Look especially at the temperature changes. In Fairbanks, when it dropped below about –45 F, the visibility dropped to 1/2 mile, then 1/4 mile or less…ice fog. With the fog thick and constant for the next day and a half, the temperature did not get much colder—nor warmer. In McGrath, the visibility only dropped for short periods and not as drastically as Fairbanks, despite even colder temperatures at the low end. There was less water vapor being put into the air, less fog, and less latent heat release and less to hinder radiational cooling. During the afternoons, the lack of fog allowed some warming due to a little sunlight, though on the 29th it looks like the warming was due to other reasons.

If your fingers and keyboard are not too stiff from the cold, type in your comments or questions below. I’d love to hear your thoughts.

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4 Responses to “Why Fairbanks cold snaps aren’t what they used to be”

  1. Jim Green Says:

    As if this post were not long enough already, I’d like address a couple questions that might come up:

    Why does it seem the change happened abruptly around 1971 when the population of Fairbanks shows a fairly steady rise over the years?

    Population is just a proxy for the amount of fossil fuels burned. There could have been other factors that boosted the UHI emissions faster than the population. In the mid 70s there was a large influx of population and perhaps a relatively larger upswing in emissions from burning fossil fuels due to the Trans-Alaska Pipeline construction. Or perhaps there is a critical size when these effects show up.

    What other factors might be at work?

    We can’t rule out problems with the observations. There have been changes to the instruments and their siting in Fairbanks, some with suspected problems for the data. See http://climate.gi.alaska.edu/history/Interior/Fairbanks.html for more information.

    Speaking of problems with observations, did you hear about the -79 F temperature reported from Jim Creek that garnered media attention? The NWS was right to throw it out, and throw it far. Records can’t be accepted by stations not certified as to meeting NWS standards and calibration. That does not mean every observation that is not “official” is wrong, but this one clearly was. When the really extreme cold snaps hit, all stations in the area (except Fairbanks) usually drop to similar extreme temperatures.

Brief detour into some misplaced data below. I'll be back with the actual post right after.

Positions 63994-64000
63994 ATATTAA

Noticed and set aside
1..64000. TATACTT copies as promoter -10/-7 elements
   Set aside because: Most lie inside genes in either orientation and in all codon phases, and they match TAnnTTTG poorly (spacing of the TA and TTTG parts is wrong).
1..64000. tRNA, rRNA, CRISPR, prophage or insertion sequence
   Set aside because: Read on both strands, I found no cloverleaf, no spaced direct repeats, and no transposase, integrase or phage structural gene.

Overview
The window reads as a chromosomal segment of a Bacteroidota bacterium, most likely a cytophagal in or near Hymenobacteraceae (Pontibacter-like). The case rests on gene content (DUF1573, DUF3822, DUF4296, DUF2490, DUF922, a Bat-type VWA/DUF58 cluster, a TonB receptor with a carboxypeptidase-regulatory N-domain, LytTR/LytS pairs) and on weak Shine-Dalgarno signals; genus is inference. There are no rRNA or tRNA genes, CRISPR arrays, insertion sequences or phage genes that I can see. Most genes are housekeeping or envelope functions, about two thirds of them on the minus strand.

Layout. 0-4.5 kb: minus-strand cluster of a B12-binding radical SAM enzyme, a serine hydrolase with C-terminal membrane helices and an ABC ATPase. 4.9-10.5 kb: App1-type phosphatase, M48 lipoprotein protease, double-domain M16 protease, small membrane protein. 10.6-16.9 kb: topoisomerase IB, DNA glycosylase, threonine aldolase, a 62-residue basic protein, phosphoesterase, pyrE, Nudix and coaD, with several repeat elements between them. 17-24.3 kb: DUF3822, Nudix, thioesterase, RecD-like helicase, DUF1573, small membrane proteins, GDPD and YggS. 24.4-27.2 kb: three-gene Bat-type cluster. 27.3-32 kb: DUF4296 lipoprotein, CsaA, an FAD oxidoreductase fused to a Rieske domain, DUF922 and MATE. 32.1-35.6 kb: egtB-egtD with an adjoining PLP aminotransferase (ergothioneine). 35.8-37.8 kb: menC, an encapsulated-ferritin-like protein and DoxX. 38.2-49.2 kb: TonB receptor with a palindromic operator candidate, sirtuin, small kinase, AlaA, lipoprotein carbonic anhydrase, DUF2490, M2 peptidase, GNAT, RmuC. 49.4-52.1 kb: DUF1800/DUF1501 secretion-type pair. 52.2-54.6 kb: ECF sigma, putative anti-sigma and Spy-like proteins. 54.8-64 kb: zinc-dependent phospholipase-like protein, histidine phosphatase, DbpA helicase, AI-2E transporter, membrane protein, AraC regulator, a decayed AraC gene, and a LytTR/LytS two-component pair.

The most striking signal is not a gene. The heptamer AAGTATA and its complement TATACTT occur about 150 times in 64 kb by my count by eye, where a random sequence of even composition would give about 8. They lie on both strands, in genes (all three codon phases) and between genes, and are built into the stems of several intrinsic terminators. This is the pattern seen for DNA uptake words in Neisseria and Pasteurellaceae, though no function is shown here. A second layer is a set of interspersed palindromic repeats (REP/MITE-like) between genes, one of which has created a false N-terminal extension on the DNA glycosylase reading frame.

2. Richard James Says:


    Another excellent post! – thank you. I think your hypothesis is a very reasonable explanation for the recent inability of Fairbanks to get much below -50 F.

    I did a few quick back-of-the-envelope calculations and it seems the magnitude of the latent heat release from condensation and freezing of water vapor is probably sufficient to make the difference you have observed. Assuming conservatively that per capita energy consumption under these conditions is three times the annual average for Alaska residents, we get an estimate of 100 million kWh per day in Fairbanks during a cold snap. If we assume this all comes from fossil fuel combustion locally, the energy release from water vapor condensation and freezing is very roughly 100 trillion Joules per day. Finally, if all this heating is confined locally, and the volume of modified air is a 10 km radius circle with 100 m depth, it would be warmed by about 3 degrees F per day.

    This assumes that the only water vapor emissions are from the combustion process. But from what I have been reading, fossil fuel power plants can produce as much as 5-10 times as much water vapor from evaporation of cooling water as from combustion. So my estimate could be much too low.

    Thanks for your fascinating analysis of the historical data.


  3. Jim Green Says:

    Thanks, Richard for the number crunching!

    Here’s a related question I’d like to answer if I can find the time or talk someone else into doing it: What are the relative amounts of water vapor produced by burning the various fossil fuels, gasoline vs diesel vs Propane vs natural gas. The reason is that different cities use them in different proportions. For instance Anchorage and Barrow use a lot of natural gas since they have local sources, whereas I think Fairbanks uses mostly heating oil (diesel). It might be interesting in light of Barrow’s large Urban Heat Island effect.

  4. Richard James Says:


    Take a look at the following document which I found earlier when I was reading on this subject:


    Based on the reaction equations and molecular masses, they show that natural gas produces nearly 60 percent more water vapor than crude oil (and diesel oil should be comparable to crude oil). Their numbers also indicate that natural gas contains slightly more (11 percent) energy by weight than oil, so less gas would need to be burned than oil; but gas still produces far more water vapor per kWh.

    Interestingly the Barrow UHI study you cite shows a strong correlation between the monthly heat island magnitude and the natural gas usage (because gas usage goes up with colder weather).

    By the way the link to the Barrow study needs to be fixed, I believe this is it: